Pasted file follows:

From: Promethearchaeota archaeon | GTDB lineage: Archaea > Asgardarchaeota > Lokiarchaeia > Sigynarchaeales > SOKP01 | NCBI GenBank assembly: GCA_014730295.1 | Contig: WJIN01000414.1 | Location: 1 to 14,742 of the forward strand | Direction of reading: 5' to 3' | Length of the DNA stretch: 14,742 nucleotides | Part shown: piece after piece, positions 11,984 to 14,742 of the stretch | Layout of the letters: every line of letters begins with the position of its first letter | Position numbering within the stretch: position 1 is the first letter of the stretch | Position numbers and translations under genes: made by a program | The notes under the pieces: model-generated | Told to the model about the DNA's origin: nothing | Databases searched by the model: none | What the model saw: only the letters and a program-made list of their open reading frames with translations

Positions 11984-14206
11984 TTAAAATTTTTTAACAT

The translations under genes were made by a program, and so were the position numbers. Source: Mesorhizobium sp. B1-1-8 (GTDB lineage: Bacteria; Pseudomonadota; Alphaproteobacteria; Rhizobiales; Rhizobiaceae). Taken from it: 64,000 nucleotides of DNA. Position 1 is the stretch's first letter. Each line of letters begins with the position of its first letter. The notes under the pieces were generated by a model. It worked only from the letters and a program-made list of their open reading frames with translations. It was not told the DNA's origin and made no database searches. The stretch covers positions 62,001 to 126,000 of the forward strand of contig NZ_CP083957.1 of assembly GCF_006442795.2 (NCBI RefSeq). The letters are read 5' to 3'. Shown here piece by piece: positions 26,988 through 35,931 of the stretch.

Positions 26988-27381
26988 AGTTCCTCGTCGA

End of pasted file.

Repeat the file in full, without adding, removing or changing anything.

From: Promethearchaeota archaeon | GTDB lineage: Archaea > Asgardarchaeota > Lokiarchaeia > Sigynarchaeales > SOKP01 | NCBI GenBank assembly: GCA_014730295.1 | Contig: WJIN01000414.1 | Location: 1 to 14,742 of the forward strand | Direction of reading: 5' to 3' | Length of the DNA stretch: 14,742 nucleotides | Part shown: piece after piece, positions 11,984 to 14,742 of the stretch | Layout of the letters: every line of letters begins with the position of its first letter | Position numbering within the stretch: position 1 is the first letter of the stretch | Position numbers and translations under genes: made by a program | The notes under the pieces: model-generated | Told to the model about the DNA's origin: nothing | Databases searched by the model: none | What the model saw: only the letters and a program-made list of their open reading frames with translations

Positions 11984-14206
11984 TTAAAATTTTTTAACAT

The translations under genes were made by a program, and so were the position numbers. Source: Mesorhizobium sp. B1-1-8 (GTDB lineage: Bacteria; Pseudomonadota; Alphaproteobacteria; Rhizobiales; Rhizobiaceae). Taken from it: 64,000 nucleotides of DNA. Position 1 is the stretch's first letter. Each line of letters begins with the position of its first letter. The notes under the pieces were generated by a model. It worked only from the letters and a program-made list of their open reading frames with translations. It was not told the DNA's origin and made no database searches. The stretch covers positions 62,001 to 126,000 of the forward strand of contig NZ_CP083957.1 of assembly GCF_006442795.2 (NCBI RefSeq). The letters are read 5' to 3'. Shown here piece by piece: positions 26,988 through 35,931 of the stretch.

Positions 26988-27381
26988 AGTTCCTCGTCGA